dogbone
Apr 22, 2006, 01:36 AM
It should also be pointed out that it is different photons that are reflected to the ones that went in. Not that this makes any difference. ;)

EDIT:

Another peculiarity of reflections is that you can see a very diffuse reflection like that from the surface of a wacom tablet but if you view it at a very acute angle it appears to be a mirror finish.

ATD
Apr 24, 2006, 03:04 AM
It should also be pointed out that it is different photons that are reflected to the ones that went in. Not that this makes any difference. ;)

Should we start a discussion of QED here? My minor was Physics :D ;)

Another peculiarity of reflections is that you can see a very diffuse reflection like that from the surface of a wacom tablet but if you view it at a very acute angle it appears to be a mirror finish.

I think that can be explained. The surface you are looking at is a smooth surface with very fine pitted texture on it. If you turn it on end you will only see the top smooth surface and not the pitting. The reflection rays will have a focused bounce to them like a Specular surface and will give you a mirrored look.

dogbone
Apr 24, 2006, 03:22 AM
Should we start a discussion of QED here? My minor was Physics :D ;)


Sounds like a plan. While not QED this (http://video.google.com/videoplay?docid=-4237751840526284618&q=wave+particle&pl=true) is fun.

EDIT: I forgot to mention I liked the idea of having the reflection on a bumpy surface. Was the surface rendered in a 3D app as well?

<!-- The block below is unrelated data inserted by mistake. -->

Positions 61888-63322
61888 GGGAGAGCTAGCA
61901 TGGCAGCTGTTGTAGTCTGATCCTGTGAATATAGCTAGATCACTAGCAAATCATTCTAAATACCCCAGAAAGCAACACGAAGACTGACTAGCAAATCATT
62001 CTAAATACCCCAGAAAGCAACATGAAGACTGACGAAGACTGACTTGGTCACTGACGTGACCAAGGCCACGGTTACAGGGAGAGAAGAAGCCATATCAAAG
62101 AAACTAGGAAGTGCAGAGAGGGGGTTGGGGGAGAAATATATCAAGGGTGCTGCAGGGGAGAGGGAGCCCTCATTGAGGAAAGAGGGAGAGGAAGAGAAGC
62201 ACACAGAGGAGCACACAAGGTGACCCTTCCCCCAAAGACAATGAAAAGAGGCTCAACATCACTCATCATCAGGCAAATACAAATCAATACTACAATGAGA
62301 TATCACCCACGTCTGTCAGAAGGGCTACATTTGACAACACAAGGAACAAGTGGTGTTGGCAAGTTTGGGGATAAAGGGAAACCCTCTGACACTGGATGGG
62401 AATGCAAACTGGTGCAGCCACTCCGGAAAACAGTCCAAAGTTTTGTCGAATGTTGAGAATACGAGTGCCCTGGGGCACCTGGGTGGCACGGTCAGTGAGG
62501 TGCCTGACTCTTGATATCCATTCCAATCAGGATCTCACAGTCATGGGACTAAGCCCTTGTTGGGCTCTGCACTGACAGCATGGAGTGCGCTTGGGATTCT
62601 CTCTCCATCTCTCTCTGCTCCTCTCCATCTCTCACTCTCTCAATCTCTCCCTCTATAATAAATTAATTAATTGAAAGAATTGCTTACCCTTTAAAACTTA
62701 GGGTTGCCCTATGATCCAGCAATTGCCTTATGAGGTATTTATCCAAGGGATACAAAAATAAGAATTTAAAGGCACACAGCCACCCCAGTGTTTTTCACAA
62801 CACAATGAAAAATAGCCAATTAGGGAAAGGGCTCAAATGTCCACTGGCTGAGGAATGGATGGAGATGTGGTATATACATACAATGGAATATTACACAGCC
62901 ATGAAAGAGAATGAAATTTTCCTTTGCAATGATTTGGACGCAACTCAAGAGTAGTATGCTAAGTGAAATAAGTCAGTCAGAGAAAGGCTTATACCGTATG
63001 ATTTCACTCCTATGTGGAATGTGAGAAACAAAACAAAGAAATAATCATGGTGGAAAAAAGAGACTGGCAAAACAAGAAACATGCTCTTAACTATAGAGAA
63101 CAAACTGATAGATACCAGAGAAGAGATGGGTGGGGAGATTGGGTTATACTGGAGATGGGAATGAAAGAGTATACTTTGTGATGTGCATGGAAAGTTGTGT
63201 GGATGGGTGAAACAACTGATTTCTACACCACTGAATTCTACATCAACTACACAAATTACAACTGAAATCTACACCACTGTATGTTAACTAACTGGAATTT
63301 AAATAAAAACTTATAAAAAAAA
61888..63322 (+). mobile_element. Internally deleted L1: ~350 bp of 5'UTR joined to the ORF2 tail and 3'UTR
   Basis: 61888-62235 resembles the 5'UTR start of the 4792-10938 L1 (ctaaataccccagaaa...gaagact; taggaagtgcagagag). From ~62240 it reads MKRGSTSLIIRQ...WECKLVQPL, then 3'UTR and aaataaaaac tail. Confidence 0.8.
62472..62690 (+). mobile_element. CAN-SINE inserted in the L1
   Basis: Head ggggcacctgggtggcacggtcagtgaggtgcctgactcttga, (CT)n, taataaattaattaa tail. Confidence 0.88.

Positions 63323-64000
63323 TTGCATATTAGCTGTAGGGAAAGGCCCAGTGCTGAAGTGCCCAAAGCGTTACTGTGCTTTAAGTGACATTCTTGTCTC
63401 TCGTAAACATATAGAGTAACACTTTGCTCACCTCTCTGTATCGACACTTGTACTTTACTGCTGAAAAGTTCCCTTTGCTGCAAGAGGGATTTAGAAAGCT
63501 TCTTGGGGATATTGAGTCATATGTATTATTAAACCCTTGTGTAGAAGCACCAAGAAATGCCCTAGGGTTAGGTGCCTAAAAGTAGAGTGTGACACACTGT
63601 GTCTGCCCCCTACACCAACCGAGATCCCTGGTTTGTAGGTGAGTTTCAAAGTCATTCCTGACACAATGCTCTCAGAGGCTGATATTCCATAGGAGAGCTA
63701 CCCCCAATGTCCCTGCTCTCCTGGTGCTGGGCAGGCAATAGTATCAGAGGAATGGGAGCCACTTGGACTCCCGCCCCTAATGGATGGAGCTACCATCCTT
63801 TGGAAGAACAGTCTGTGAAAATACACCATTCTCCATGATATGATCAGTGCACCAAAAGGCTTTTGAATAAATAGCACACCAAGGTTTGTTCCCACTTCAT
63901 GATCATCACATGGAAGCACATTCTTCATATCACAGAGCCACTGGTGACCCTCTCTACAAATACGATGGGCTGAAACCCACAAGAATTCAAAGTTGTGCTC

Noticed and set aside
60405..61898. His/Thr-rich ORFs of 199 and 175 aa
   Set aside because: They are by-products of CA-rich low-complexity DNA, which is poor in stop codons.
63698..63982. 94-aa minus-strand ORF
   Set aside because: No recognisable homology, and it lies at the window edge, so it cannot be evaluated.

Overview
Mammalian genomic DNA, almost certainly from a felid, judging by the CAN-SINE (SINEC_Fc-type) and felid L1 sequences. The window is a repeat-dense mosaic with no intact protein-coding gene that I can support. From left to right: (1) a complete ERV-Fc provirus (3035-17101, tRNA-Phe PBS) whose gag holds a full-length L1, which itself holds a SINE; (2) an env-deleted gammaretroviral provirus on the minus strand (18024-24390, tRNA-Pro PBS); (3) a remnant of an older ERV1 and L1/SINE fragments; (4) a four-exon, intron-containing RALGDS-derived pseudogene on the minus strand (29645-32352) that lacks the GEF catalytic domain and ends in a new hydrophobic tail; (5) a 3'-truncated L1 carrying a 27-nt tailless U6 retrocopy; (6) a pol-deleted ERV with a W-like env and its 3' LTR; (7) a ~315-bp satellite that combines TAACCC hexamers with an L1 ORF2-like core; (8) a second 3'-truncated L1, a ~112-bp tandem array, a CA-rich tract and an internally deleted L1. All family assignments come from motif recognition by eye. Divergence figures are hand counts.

nothing to see here folks.

dalvin200
Apr 24, 2006, 04:58 AM
no no, they still forgot a few cliches'

the sad thing is I could probably sell this for a reasonable sum of money to certain companies...probably the same companies who have "industry leader" on their website

so how did you do this? that's EXACTLY what i'm looking to achieve..

i've not got GIMP installed, so any instructions would be greatly appreciated :)

thanks

dogbone
Apr 24, 2006, 05:26 AM
Dalvin, you got it right in your first post. It really is as simple as flipping it and fading.

Some things that can cause a problem though are letters that extend past the normal heigh of letters in order to counter the illusion caused by curves. So an 'S' will be lower at its lowest point than a letter with a flat bottom.

As you are trying to achieve a realistic effect of the letters sitting on a surface they obviously cannot extend *into* the surface. So there might be a bit of juggling involved (which I didn't do in my sample). Also chunky letters are better suited for this mirror effect.

You can just flip it and use a layer mask with a gradient to fade it. That is the basic effect but it's the little details that make it work better. You can also cmd click on the layer mask that you used to load it as a selection that you can use to apply a blur. In the sample I've posted I did that to apply a graduated blue. but then I made a copy of that layer and applied a motion blur at 90º as well. Then I reduced the opacity of the layers till they were right. Then I used another layer mask on the layer with the motion blur to remove the top part so it would be sharper at the beginning of the reflection. Finally I added a gradient background increase the effect of of a surface. Then I applied a bit of a lighting effect to the background and faded it.